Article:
Are Historic Districts A Backdoor for Segregation? Yes and No

37 Pages Posted: 27 Jan 2021

See all articles by Jamie Bologna Pavlik

Jamie Bologna Pavlik

Texas Tech University - Department of Agricultural and Applied Economics

Yang Zhou

University of North Texas - Department of Economics

Date Written: November 18, 2020

Abstract

Historic districts preserve the heritage of designated areas and tend to attract tourism income. However, these districts also come with specific restrictions and increased housing prices that could result in segregation. We study how two historic district programs impact residential segregation in Denver. We find that home buyers are more likely to be White within historic districts, but that the official designation has no effect on this probability. Similarly, when examining seller-to-buyer housing transactions, we find that most transactions flow from White sellers to White buyers, regardless of the official designation. Thus, while historic districts tend to be more segregated than their surrounding areas, the legal restrictions and housing premium that come with historic designations do not seem to amplify this existing problem.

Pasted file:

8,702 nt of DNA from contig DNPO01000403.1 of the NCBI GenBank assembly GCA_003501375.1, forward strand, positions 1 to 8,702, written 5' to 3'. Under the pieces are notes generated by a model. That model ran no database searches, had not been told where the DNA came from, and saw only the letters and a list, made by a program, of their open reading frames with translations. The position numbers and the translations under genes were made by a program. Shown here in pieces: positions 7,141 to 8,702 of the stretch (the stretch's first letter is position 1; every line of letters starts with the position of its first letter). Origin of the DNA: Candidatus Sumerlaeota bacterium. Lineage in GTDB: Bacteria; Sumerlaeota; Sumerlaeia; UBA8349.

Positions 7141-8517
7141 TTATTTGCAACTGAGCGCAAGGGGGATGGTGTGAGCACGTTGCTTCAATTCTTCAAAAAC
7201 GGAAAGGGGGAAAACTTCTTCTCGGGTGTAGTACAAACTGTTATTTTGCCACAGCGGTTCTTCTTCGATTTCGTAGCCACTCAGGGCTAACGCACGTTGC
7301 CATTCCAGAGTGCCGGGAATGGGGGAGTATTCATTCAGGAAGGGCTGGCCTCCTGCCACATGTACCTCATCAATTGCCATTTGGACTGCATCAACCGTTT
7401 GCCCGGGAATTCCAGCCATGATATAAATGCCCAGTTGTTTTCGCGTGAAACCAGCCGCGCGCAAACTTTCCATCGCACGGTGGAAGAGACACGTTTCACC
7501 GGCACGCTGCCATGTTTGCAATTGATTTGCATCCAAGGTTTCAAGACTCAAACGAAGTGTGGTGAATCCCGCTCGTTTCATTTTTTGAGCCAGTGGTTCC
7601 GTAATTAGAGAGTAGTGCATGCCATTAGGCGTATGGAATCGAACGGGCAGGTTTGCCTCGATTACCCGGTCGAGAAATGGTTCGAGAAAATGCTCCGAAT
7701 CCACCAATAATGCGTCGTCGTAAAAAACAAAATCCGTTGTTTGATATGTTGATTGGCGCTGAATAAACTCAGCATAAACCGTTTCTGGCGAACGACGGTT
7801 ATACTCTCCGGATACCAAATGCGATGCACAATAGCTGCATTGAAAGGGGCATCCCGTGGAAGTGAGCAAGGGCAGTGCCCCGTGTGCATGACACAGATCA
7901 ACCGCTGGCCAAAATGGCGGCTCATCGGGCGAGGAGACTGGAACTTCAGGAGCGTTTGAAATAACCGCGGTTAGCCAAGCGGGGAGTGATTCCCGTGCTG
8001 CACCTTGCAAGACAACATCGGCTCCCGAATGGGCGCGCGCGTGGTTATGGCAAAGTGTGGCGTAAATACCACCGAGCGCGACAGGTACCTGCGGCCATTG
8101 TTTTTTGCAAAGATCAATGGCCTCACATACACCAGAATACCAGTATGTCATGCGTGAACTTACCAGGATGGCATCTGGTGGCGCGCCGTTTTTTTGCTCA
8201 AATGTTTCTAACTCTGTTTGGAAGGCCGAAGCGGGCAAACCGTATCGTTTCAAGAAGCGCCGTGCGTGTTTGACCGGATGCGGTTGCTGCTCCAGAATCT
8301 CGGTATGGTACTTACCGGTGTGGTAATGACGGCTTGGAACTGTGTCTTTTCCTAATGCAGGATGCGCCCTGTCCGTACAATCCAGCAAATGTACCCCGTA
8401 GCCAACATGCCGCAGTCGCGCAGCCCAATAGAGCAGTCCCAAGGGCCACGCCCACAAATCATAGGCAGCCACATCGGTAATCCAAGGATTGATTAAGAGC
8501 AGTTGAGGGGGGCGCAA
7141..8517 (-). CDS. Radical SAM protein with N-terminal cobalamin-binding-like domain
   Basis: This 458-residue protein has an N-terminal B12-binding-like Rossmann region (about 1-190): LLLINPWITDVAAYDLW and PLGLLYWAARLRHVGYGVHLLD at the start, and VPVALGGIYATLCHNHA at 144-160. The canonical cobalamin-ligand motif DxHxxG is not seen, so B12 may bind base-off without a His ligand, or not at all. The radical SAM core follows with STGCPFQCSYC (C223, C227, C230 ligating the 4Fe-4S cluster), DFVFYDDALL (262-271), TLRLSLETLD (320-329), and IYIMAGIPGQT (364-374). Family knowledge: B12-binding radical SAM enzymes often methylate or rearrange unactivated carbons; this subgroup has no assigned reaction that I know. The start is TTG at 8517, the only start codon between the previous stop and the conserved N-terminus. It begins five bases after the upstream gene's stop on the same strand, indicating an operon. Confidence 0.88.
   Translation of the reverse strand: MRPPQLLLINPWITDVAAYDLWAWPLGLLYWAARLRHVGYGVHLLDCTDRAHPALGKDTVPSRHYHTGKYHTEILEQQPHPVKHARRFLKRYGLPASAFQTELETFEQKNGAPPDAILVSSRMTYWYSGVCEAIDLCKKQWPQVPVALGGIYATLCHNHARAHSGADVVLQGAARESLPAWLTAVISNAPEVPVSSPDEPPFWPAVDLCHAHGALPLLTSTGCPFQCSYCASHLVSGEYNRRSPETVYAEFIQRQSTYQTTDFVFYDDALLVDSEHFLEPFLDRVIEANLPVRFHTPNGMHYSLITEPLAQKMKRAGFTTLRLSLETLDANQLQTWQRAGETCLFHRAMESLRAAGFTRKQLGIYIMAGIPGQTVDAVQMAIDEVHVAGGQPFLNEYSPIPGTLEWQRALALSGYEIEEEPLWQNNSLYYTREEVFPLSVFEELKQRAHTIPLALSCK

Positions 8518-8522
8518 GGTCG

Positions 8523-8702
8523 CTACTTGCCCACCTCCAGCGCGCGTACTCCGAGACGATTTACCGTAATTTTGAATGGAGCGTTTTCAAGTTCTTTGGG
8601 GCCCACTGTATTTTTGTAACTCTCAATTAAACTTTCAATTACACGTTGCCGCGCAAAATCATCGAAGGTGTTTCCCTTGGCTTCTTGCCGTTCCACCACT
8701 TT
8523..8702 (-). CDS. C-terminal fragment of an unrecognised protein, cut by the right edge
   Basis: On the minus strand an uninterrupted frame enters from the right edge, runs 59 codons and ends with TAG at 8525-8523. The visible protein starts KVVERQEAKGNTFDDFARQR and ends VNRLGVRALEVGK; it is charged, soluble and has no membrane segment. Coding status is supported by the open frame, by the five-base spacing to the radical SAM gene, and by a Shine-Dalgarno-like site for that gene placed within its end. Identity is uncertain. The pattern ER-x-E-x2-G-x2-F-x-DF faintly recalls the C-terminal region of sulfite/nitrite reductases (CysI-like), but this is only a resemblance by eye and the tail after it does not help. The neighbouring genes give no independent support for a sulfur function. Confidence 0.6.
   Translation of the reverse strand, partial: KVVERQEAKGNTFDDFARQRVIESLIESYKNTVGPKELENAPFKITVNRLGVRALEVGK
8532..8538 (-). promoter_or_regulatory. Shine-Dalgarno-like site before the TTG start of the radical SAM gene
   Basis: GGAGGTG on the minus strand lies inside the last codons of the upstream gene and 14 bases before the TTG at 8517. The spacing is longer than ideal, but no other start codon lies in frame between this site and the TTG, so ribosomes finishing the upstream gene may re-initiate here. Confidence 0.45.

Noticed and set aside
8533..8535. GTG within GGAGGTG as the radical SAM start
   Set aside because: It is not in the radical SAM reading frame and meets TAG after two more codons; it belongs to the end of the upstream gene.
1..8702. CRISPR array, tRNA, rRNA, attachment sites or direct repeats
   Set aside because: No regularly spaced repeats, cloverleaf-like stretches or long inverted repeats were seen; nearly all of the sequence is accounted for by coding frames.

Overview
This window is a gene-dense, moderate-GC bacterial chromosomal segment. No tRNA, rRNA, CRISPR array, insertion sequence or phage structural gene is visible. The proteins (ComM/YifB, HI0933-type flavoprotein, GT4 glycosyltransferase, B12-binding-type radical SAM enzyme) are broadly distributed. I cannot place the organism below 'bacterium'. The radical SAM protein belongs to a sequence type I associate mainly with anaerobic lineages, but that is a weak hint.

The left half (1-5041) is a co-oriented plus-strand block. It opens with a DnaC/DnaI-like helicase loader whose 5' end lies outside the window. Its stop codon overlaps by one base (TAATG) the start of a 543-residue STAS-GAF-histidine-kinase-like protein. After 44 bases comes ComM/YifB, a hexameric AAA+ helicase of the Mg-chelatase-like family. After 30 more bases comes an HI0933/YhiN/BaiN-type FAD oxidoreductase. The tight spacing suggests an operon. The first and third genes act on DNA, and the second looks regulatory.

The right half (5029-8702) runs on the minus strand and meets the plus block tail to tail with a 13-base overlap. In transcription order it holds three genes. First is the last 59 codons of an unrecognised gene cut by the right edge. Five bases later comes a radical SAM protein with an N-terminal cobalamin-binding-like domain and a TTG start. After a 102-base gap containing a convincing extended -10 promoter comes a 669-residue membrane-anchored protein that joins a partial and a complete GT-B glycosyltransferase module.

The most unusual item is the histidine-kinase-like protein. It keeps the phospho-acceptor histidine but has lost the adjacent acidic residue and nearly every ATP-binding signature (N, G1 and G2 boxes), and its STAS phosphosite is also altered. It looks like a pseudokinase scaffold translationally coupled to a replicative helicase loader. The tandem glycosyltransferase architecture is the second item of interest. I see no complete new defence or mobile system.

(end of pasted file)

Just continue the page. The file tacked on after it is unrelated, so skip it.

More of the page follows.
Keywords: Historic district, segregation, machine learning

JEL Classification: R20, R30, J15

Suggested Citation

Bologna Pavlik, Jamie and Zhou, Yang, Are Historic Districts A Backdoor for Segregation? Yes and No (November 18, 2020). Available at SSRN: https://ssrn.com/abstract=3733105 or http://dx.doi.org/10.2139/ssrn.3733105

Jamie Bologna Pavlik

Texas Tech University - Department of Agricultural and Applied Economics ( email )

Suite 167, 2625 Memorial Circle
TTU Administration
Lubbock, TX 79409
United States

Yang Zhou (Contact Author)

University of North Texas - Department of Economics ( email )

1155 Union Circle #311457
Denton, TX Texas 76203-5017
United States

HOME PAGE: http://economics.unt.edu/people/yang-zhou

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